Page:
The Psychology of Addiction

Posted on July 15, 2017

People who are not addicted to illicit substances may wonder how people get addicted, and why they would put themselves in a position that compromises many aspects of their life. Truth is, addicts often have little control over the psychological factors that traps them. These are some factors that contribute to addiction.

1) Genetics.
People with a family history of drug and alcohol abuse problems are more likely to become addicts. It is difficult for them to withhold the taking of illicit substances as their brains may be hardwired to want to take drugs or drink.

2) Anxiety.
Anxiety sets off warnings in a person’s brain, and overwhelms their ego. Taking alcohol and drugs are ways they use to reduce their fear. Proper therapy and medication is needed to reduce the temptation to use drugs or alcohol when they are anxious.

3) Trauma.
People who have gone through or witnessed trauma are more susceptible to addiction. The trauma may have left such a deep emotional impact that they feel the only way to reduce the pain associated with it is through the abuse of substances. With continued usage, their resistance of the substance increases, and thus they take more to hit the same level of relief.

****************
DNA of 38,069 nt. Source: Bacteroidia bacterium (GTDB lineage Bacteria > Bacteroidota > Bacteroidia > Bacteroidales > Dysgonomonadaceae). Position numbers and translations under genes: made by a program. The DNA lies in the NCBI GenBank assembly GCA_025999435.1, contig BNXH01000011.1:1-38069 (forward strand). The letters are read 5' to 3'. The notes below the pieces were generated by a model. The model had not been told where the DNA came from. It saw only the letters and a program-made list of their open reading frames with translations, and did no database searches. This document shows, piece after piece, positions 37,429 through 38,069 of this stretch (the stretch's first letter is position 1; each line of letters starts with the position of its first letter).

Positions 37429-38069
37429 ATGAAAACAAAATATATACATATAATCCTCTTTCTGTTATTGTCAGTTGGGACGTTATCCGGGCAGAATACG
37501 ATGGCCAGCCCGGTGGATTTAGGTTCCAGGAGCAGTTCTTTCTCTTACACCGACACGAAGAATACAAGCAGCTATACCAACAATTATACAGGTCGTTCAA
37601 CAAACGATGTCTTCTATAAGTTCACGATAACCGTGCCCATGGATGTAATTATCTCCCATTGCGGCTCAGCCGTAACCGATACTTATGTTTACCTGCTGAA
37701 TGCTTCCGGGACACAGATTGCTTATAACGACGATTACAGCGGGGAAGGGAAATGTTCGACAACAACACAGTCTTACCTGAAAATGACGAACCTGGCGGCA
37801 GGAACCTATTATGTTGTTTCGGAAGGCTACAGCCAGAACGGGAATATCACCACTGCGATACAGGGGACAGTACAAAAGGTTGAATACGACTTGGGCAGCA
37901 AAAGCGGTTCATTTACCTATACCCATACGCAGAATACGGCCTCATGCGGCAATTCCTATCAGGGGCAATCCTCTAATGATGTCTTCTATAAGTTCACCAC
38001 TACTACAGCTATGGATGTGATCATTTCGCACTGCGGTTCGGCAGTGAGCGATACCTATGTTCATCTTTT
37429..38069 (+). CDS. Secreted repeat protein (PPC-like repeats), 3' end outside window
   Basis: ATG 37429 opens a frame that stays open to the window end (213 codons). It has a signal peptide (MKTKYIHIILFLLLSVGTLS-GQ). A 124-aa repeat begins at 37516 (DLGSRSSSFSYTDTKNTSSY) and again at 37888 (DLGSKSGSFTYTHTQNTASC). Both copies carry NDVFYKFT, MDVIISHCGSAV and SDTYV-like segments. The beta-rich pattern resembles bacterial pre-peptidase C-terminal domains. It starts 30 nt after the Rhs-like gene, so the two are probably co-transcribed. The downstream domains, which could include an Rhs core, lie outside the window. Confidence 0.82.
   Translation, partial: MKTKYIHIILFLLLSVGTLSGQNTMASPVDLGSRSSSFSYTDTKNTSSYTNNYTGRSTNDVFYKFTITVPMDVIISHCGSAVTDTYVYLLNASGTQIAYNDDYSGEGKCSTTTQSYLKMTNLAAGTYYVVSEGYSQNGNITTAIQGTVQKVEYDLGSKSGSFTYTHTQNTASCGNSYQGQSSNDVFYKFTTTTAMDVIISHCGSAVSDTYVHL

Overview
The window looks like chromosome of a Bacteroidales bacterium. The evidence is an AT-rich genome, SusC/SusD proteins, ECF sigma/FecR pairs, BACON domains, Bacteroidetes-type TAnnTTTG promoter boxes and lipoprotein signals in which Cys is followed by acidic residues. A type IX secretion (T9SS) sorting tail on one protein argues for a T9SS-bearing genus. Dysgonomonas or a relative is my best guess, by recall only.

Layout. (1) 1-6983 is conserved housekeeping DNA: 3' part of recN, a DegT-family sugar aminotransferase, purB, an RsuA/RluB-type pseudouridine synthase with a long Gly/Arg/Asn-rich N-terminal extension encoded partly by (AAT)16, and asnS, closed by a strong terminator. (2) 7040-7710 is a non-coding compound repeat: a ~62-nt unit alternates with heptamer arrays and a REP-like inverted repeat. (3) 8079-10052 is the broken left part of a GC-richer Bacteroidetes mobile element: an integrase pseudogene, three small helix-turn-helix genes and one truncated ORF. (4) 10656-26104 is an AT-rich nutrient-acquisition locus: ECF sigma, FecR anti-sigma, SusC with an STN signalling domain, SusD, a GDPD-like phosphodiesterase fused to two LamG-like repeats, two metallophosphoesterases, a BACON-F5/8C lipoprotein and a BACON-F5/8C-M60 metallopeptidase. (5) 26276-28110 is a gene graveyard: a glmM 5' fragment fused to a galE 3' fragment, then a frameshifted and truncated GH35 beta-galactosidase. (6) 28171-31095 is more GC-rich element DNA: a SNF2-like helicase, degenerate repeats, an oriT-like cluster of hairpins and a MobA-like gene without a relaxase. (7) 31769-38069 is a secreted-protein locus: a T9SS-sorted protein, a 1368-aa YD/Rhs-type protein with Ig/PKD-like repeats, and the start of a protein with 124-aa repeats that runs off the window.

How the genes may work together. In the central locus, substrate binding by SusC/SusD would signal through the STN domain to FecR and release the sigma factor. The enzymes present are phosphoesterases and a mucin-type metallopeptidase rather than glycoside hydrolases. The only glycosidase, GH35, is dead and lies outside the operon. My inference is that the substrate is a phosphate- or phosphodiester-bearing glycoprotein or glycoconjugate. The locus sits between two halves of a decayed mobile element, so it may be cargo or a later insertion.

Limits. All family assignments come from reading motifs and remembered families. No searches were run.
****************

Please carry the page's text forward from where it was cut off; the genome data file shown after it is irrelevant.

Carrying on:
4) Exposure.
People who are surrounded by others who frequently abuse drugs and alcohol are more likely to be addicted as well. This is especially so for children, who grow up thinking substance abuse is normal, or that they have to behave in the same way to gain acceptance in the household.

5) Chemical and Physical Changes in the Brain.
The American Psychological Association states that these changes in the brain also changes how the brain perceives things like reward, motivation, impulse control and judgment. These changes can be a result of brain trauma which can result, for example, from a car accident or stroke. Specialised medical care is needed to normalise chemical reactions in the brain.

Category(s):Addictions, Drug Addiction

Source material from What is Psychology?

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